Reynaldo the Rat

Flash Fiction Challenge 100 – Day 66

Photo by freestocks on UNSPLASH

His reactions were shock, followed by horror, then disgust – all in rapid succession.

It wasn’t an enormous rat, nor was it small – if the man had to venture a guess, he would say the rat was average-sized.

However, the thing that was not average was the human face the rat had.

I’m dreaming, the man thinks.


“Hello. Name’s Reynaldo,” the rat says in a cheery, British accent.

The man jumps from the bed and says, “Yep, I’m dreaming.”


A talking rat with a human face is pretty cool, but the thing the man always longed to do when he noticed he was dreaming was to fly. Nothing could ever come close to competing with the thrill of defying gravity and soaring through the air.


The man walks to the sliding glass door to his patio. His apartment is on the fourth floor. He can hardly wait to get airborne. He needs to do it before the lucid dream state dissolves. It’s never a stable configuration. Once the mind realizes it is dreaming, the dream sort of implodes, and he wants to be high in the sky before that happens.

He tugs on the patio door. It catches in a way he finds vaguely disquieting.

Ah, he sees he forgot the security latch. A little locking mechanism sits on the bottom edge of the door above the metal track in which it slides.

He sees the thought stirring before it rises into his consciousness

A security lock is a strange detail for my unconscious to include in a dream.


A tickle comes from his ankle as the rat’s whiskers brush against his bare skin.

“Where are you going?” Reynaldo says.

The man startles.

A tickle sensation? Can he remember ever experiencing a tickle in a dream before?

“You aren’t real,” the man says to the rat. He pulls back his foot as if to kick the animal, but something stops him.

Maybe it was the defensive hiss the rat made.

Maybe, more probably, it was the doubts.

What if this wasn’t a dream?

He lives on the fourth floor. To dive off his patio and not be able to fly would put a significant damper on his day.


“I’m dreaming,” the man says to himself. He desperately wanted to fly this morning, and he’s trying to convince himself that despite the strangeness of the dream details such as the lock, the opposing mounting evidence, namely the talking rat with the human head, he must be dreaming. Right?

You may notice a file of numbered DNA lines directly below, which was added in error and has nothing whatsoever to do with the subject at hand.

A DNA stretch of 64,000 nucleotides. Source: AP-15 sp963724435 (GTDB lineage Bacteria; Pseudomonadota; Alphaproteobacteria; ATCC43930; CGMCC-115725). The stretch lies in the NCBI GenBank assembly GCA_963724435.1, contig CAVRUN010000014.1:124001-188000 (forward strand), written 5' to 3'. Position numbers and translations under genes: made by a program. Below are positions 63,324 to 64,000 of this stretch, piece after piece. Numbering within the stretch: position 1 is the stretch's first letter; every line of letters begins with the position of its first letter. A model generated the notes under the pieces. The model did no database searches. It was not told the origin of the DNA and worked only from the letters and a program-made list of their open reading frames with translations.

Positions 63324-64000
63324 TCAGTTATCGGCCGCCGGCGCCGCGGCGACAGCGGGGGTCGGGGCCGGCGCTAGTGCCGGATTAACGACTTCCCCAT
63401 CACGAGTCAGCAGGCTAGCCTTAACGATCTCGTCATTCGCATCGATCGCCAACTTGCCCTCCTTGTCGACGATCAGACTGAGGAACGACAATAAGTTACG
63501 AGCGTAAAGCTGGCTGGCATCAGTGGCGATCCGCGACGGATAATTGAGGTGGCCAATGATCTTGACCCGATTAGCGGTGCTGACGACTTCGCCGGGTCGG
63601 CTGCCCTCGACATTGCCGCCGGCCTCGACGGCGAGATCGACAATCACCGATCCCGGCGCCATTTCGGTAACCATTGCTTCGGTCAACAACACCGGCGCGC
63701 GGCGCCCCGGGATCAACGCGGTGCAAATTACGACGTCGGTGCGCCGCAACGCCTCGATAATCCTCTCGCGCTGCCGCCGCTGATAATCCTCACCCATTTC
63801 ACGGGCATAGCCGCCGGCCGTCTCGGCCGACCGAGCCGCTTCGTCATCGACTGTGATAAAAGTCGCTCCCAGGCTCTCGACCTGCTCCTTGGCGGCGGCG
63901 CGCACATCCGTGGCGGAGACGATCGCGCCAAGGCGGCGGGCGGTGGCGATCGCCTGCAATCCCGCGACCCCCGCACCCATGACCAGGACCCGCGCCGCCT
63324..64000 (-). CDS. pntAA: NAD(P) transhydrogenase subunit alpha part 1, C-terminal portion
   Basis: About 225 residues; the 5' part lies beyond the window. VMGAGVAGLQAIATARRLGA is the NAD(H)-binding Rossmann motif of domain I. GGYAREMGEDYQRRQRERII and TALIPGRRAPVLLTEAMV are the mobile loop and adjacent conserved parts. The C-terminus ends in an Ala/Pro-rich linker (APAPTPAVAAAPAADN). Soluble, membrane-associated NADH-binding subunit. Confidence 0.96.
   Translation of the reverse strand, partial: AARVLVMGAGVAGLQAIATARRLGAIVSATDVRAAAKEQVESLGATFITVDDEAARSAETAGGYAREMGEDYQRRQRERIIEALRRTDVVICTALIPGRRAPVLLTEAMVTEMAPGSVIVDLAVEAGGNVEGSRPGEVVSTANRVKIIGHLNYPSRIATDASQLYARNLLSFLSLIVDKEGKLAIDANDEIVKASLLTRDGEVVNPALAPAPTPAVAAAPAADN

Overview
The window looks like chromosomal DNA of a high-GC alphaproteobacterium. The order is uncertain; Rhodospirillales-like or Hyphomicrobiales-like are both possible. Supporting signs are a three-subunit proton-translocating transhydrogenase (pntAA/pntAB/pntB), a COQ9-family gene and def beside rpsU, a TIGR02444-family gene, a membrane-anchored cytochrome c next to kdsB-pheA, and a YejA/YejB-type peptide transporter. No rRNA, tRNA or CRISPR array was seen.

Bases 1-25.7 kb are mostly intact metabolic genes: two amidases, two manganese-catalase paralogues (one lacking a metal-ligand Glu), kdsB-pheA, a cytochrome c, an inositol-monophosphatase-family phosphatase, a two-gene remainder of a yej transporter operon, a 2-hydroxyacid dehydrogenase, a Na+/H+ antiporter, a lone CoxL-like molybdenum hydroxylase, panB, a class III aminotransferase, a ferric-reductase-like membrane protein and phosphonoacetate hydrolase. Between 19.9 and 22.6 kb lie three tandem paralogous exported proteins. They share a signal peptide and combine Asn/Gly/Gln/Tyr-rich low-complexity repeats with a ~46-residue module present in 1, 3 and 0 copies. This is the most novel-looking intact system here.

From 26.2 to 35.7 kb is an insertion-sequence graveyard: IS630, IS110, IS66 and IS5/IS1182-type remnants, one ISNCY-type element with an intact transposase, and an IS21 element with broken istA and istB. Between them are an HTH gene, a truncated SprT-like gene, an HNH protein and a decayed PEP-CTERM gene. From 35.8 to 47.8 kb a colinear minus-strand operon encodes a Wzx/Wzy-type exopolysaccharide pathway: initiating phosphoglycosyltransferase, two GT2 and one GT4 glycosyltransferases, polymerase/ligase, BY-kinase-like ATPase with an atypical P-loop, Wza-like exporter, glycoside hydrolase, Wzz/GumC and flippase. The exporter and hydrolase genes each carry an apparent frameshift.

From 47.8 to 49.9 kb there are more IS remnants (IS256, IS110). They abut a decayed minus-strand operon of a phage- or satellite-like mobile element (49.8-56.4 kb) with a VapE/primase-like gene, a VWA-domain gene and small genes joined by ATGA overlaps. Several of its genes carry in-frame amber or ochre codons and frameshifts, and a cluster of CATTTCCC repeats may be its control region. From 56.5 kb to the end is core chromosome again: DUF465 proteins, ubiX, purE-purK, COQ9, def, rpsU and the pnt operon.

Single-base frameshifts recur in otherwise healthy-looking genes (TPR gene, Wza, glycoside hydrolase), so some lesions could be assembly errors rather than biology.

He slides the door open, steps out on the patio.

Walking erect on its two rear feet, the rat follows him out.


The man grips the metal railing; he had wanted to fly.


“I wouldn’t advise you to do what you’re thinking of doing,” the rat says.

“Oh, really now? And what, pray tell, am I thinking of doing?” he says to the rat.

“You’re thinking of jumping. You saw me and figured you must be dreaming. And you want the flying dream, but what if you’re mistaken; what if you aren’t dreaming?”

The man looks at the rat, then looks over the edge of his patio.

“It’s a long way down,” Reynaldo says casually.


The man draws back his foot again, this time fully intending to kick this miserable rat bastard off his patio.

The man looks down, hears the rat hiss again, sees the rat double in size.


The rat is no longer average-sized. The rat is now substantial.

“Every time you threaten me, I will double in size. Do you understand?”

“What are you?” he says at last to the rat.

“Isn’t it obvious? I’m a rat.”


“Fuck this,” the man sighs impatiently. He kicks at the rat. The rat doesn’t double in size; it quadruples in size. The rat flings the man off the balcony. The man doesn’t fly as he’d desperately wanted to do earlier. Instead, the man crashes flat on his back in the parking lot below. The man writhes in pain for hours. He is sure he is dying. What he cannot understand is the people. The residents of his apartment building exiting and entering the building from the parking lot walk right past him. None of them so much as look at his twisted, suffering body or answer his pleas for help.

“Please, help me,” the man says to one woman who steps over his body on his way into the building.

The woman glances down at him. She has the face of that damn rat. What did he say his name was? Raymond? No, it was Reynaldo.

The rat-faced woman walks away.

The man sees it then. When he cranes his neck around to see the people, he can hear things crunching in his neck, but he can see his fellow tenants. They all have Reynaldo’s face.

What the hell, the man thinks.

“Precisely,” Reynaldo says. It startled the man to see Reynaldo, returned to his original size, standing on top of his chest.

“What?” the man says weakly. Speaking the word exhausts him.

“You just thought ‘what the hell?’ and then I said ‘precisely.’ By which I mean you aren’t dreaming, but you are in hell.”

Well, that explains a lot.

“We get to relive this scenario every day!” Reynaldo says to the man as if they were the best of pals.

“But you’ve got a long night ahead of you. My cousins will be back from the city soon. Ugh, they can be so unpleasant and cruel with such wickedly sharp teeth. And they are insatiably hungry. Well, anyway, goodnight,” Reynaldo says before scampering off to whatever corner of hell it is where he spends his nights.

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